Craig Stammen and Rafael Soriano pitched great this week. Stammen got some big outs, Soriano earned four saves (two that were actually close games where his contribution truly mattered), and combined the two tossed 10 2/3 innings, allowing three hits while striking out 11. Tyler Clippard surrendered four earned runs this week in one outing, which are the first earned runs he’s allowed since April 11. That was a run of 25 games and 22 2/3 innings where he hadn’t allowed an earned run (he did allow four unearned runs April 21st against the Angels), and in that span batters hit .177 against him with 25 strike outs. Completely opposite Clippard’s run, Ross Detwiler allowed a run this week, making it eight of his last 11 appearances where he’s given up a run. At least he’s a lefty.
For the week, the relievers went 21 2/3 innings with an ERA of 3.32. And, just to break this into a dichotomy and build some artificial competition, lefties had an ERA of 8.31 while the righties represented to a tune of 2.08.
So, after I spend time lamenting the demise of Denard Span last week, Span absolutely destroyed the baseball this week. Huh? I’m so confused. I suppose everyone watches one player and is completely befuddled by them, and for me, it’s Span. For the week, Span had four games with multiple hits and batted .400/.444/.640. Part of me feels fully justified in my reasoning for overreacting last week, but the other part feels silly, and I think Span did this on purpose just to toy with me. Crafty veterans.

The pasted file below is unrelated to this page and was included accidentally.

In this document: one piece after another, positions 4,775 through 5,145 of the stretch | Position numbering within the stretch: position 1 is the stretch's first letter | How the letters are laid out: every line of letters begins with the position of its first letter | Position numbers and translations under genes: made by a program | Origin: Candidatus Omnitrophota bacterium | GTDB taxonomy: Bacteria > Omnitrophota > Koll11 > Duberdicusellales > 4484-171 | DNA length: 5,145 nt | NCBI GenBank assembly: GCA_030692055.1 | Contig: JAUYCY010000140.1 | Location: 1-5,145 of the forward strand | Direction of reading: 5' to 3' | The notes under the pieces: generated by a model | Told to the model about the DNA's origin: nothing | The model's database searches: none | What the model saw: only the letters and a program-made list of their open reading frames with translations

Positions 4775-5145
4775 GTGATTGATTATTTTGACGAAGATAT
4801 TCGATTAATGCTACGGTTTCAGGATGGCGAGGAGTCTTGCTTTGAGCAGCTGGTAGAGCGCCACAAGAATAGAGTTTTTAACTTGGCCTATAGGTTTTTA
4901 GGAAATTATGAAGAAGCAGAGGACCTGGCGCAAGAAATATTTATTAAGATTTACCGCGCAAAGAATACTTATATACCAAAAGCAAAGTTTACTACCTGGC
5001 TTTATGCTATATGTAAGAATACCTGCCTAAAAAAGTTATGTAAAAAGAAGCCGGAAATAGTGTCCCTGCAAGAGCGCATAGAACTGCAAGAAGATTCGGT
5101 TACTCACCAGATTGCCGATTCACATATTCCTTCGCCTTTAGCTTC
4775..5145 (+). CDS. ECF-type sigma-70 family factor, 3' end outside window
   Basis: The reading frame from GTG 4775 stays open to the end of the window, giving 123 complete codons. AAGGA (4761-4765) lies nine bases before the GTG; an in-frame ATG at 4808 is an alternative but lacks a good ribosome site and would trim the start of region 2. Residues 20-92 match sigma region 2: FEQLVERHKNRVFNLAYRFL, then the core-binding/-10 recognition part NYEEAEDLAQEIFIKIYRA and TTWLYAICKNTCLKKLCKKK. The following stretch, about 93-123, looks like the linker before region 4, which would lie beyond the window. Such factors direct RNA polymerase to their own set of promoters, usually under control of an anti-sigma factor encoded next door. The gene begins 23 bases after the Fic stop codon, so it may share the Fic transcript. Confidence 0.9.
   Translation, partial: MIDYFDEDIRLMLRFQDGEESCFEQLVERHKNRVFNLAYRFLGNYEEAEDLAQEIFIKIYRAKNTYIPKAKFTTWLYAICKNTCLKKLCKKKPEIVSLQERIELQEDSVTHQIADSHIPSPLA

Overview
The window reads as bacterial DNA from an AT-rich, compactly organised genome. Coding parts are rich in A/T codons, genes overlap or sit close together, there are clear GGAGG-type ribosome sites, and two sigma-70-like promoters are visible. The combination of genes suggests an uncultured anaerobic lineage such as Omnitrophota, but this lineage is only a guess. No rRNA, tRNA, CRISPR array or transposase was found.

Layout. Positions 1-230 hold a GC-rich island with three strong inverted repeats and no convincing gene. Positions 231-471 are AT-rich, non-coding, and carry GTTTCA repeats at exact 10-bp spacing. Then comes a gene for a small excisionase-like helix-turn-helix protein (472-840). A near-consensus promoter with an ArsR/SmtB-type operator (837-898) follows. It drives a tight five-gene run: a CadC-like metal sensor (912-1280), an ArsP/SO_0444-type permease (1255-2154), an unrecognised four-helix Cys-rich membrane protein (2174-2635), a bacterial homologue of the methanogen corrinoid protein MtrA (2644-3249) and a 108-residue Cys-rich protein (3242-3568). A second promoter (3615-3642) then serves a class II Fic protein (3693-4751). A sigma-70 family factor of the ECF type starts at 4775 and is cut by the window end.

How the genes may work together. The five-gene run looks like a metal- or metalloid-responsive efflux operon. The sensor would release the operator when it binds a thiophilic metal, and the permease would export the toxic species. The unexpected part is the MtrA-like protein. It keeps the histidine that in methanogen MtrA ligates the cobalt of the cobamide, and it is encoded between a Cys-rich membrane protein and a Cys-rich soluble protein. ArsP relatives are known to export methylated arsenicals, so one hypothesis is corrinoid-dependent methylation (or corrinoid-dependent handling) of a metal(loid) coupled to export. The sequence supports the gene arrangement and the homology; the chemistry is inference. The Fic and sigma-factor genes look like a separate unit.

So, apparently Danny Espinosa decided to morph into the second coming of Brett Butler. This week he had three bunt singles and batted .333/.391/.429 on the week. Espinosa is great with the glove, and anything additional with the bat is gravy. I don’t know if the bunting thing will last. Will teams adjust? What do you call someone who either strikes out, grounds out, or bunts his way on? Are those the three true Espinosa outcomes? I don’t know. They were pretty bunts though.
Rendon hit two home runs this week, and he now has five since the beginning of June. Rendon hit as many home runs this week as Jayson Werth has hit since May 2nd, which just so happens to be the date when Werth turned into a 20-million a year singles hitter. In 44 games since 05/02, Werth has eight doubles and two home runs. He also seems to be guessing and missing badly on breaking balls lately. I’ve seen some really ugly swings of late. Werth struck out 12 times this week, in about 43% of his at-bats, so it’s not like I’m making this stuff up. Of course, with my track record, Werth will hit four home runs next week and look like the NL’s version of Edwin Encarnacion. You can thank me later.
And, since I’m all doom and gloom for the reverse jinx benefits, when do you think Ryan Zimmerman will become Ryan Zimmerman again? Since his return from the disabled list, Zimmerman has batted .191/.253/.273 with six extra base hits. We’re only talking three weeks, but it’s worth keeping an eye on. Also, Ian Desmond’s boom or bust cycle continued as he struck out 12 times, or in ½ his at-bats.
Anyway, for the week the team hit .250/.321/.378 while over their last two weeks the Nats have hit .228/.303/.329.
The Nats spend the next week on the road, first traveling to Milwaukee to take on the Central leading Brewers before then moving on to Wrigley where they play four against the last place Cubs. The Nats are 16-18 on the road this season, which is okay, but they are 4-10 against Central teams. I have my concerns.